Wildlife authorities hope a rare young female captured in the wild will mate with a rescued male

In order to help save the rare and very endangered rhino, women in Nawalparasi, Nepal have taken it upon themselves to be proactive when it comes to setting local-level policies and patrolling the area to protect the rhino.

One approach that they have come up with is a rule to esquire anyone including those entering the village without showing identity who might be suspected of possible rhino poaching. The women have also started day-to-day patrolling in the village and forest entry areas for the protection of rhinos in the Gundred Community Forest. This was set up under the Amaltari Mid-zone Forest Users Committee. Meena Mahato, the Chairperson of Kanchanjunga Women's Group has stated that, "Daily patrolling is a part of our efforts to protect the rhinos living in the local community forest." These women must be highly commended for taking this on as monitoring for poaching can be very dangerous.

In Malaysia, wildlife authorities have captured a female Borneo Sumatran rhino, who will be paired with a new mate in a breeding program meant to save their species from extinction. Shockingly the number of these rhino have fallen to fewer than 40 in the jungles of Borneo. The efforts to find a suitable mate for a middle aged rhino named Tam have taken over 3 years. Time is very valuable in the race against extinction for this species.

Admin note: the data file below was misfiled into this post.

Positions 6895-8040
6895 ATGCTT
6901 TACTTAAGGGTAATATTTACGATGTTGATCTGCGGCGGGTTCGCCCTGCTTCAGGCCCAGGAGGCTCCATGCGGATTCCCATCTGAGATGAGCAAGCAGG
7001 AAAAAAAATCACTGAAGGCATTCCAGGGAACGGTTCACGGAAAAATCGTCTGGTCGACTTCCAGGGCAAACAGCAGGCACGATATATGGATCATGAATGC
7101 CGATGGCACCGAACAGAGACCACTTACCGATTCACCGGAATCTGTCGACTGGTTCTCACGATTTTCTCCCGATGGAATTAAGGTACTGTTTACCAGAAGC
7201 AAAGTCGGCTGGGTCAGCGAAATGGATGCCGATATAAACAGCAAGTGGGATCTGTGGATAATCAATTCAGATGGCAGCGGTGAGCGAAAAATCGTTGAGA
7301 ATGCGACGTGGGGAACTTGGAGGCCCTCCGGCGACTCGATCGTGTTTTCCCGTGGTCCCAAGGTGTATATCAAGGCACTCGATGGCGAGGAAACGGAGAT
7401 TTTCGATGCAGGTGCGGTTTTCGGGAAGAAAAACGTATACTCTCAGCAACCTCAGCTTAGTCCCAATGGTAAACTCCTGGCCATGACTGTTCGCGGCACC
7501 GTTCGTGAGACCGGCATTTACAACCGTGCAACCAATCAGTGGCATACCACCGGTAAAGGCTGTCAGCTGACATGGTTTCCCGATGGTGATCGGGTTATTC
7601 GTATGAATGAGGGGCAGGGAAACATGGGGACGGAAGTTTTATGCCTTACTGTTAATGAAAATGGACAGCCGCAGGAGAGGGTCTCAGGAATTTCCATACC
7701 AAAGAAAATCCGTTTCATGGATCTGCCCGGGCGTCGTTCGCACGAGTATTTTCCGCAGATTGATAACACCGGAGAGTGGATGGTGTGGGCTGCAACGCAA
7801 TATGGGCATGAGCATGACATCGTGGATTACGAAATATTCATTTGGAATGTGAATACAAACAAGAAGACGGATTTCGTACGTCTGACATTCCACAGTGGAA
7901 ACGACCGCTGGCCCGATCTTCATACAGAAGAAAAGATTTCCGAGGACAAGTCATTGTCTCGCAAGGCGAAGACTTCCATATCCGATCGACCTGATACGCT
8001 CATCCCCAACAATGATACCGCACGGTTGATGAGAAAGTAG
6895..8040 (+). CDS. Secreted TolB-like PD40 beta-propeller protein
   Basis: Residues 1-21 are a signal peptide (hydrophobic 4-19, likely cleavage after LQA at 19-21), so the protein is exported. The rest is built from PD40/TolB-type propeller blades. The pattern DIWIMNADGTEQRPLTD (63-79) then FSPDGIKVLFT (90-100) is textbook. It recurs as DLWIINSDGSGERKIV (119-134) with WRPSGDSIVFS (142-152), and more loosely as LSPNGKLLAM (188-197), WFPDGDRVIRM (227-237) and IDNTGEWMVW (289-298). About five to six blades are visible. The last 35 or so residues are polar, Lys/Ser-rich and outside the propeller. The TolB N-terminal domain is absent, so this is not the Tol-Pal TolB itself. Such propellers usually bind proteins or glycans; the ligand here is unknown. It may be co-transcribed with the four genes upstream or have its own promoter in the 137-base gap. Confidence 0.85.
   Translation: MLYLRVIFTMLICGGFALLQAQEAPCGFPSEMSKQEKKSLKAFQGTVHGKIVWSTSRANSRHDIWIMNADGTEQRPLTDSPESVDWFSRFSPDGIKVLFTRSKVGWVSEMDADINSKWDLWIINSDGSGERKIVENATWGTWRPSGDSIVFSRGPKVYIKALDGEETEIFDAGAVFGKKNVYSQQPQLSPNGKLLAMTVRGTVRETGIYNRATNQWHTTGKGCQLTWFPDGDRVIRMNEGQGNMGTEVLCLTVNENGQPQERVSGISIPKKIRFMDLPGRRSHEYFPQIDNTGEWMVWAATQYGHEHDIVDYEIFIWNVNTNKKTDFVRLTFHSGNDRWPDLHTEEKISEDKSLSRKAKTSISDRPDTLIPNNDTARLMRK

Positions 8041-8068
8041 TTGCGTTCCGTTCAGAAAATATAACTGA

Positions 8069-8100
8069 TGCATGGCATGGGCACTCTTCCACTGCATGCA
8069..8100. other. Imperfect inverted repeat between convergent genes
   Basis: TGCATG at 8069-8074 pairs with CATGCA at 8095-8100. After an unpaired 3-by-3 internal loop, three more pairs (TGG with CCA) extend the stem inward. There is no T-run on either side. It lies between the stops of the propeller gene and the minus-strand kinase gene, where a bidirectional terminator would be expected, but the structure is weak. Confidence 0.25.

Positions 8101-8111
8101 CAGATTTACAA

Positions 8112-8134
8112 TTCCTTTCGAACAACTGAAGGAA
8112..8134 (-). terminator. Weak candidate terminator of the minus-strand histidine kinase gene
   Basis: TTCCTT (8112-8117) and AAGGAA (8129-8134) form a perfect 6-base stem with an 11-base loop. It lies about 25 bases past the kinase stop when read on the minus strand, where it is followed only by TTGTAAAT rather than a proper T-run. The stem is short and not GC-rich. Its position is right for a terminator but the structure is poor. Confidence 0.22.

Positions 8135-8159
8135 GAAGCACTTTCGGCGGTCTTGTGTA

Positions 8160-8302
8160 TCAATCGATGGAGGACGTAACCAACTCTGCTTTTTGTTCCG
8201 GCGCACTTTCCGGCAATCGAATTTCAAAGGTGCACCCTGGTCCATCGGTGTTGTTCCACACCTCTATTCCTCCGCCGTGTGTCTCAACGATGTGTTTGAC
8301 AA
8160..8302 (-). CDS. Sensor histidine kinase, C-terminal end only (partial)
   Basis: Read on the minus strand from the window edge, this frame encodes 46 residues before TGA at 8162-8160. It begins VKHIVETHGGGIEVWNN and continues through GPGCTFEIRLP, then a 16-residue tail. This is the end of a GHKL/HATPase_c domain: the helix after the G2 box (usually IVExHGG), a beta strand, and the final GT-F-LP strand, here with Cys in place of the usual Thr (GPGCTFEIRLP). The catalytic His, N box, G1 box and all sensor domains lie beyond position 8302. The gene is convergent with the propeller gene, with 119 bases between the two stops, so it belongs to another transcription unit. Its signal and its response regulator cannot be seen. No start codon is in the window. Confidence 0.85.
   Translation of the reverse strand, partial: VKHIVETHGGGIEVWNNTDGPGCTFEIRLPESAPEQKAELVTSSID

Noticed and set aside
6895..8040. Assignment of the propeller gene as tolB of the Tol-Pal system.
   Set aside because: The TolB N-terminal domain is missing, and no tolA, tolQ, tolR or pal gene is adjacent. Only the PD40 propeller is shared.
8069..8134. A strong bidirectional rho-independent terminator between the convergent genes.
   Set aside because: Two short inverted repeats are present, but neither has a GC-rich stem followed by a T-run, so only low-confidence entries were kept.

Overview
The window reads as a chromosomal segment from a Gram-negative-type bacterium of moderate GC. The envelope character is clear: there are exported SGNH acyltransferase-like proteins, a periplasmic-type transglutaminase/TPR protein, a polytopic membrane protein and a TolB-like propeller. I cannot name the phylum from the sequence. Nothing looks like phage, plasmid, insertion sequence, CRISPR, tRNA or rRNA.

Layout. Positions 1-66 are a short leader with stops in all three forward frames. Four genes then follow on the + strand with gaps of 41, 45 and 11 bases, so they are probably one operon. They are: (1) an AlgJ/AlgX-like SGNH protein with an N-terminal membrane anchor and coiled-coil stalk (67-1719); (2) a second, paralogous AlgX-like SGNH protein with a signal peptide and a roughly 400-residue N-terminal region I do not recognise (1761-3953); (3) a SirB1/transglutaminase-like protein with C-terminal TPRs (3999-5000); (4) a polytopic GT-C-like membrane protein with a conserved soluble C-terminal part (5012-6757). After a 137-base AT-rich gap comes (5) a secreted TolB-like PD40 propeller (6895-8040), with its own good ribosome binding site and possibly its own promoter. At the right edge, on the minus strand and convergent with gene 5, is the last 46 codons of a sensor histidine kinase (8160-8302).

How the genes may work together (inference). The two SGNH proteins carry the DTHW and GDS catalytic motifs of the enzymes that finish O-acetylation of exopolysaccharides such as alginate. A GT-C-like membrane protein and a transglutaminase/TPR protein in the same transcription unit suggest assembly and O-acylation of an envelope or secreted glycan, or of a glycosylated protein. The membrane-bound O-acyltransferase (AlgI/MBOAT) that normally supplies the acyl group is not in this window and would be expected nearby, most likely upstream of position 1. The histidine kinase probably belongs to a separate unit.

The rangers of the Sabah wildlife department are very excited as they have not observed a living rhino near Puntung, Malaysia in years suggesting that there are so few left in the wild that there are few opportunities to reproduce. The Borneo Sumatran rhinos are a subspecies of the Sumatran rhino, which is the world's smallest rhino species, standing little more than 4ft (120cm) at the shoulder. The Borneo subspecies is found only in Malaysia's corner of the island of Borneo. They have been severely threatened by logging, development and poaching. Hopefully this breeding program will help to keep them from becoming extinct. In this time of greed and disregard for our endangered animal species on the planet, desperate measures are indeed needed.

Photo-Credit: tettenhorsta

VIDEO: Newborn Sumatran Rhino

Responses to "Valiant efforts taken to save the Rhino in remote areas (Video)"

  1. Where else in the world could i witness this amazing birth. Thank you, Mary Helen Fernandez Stewart

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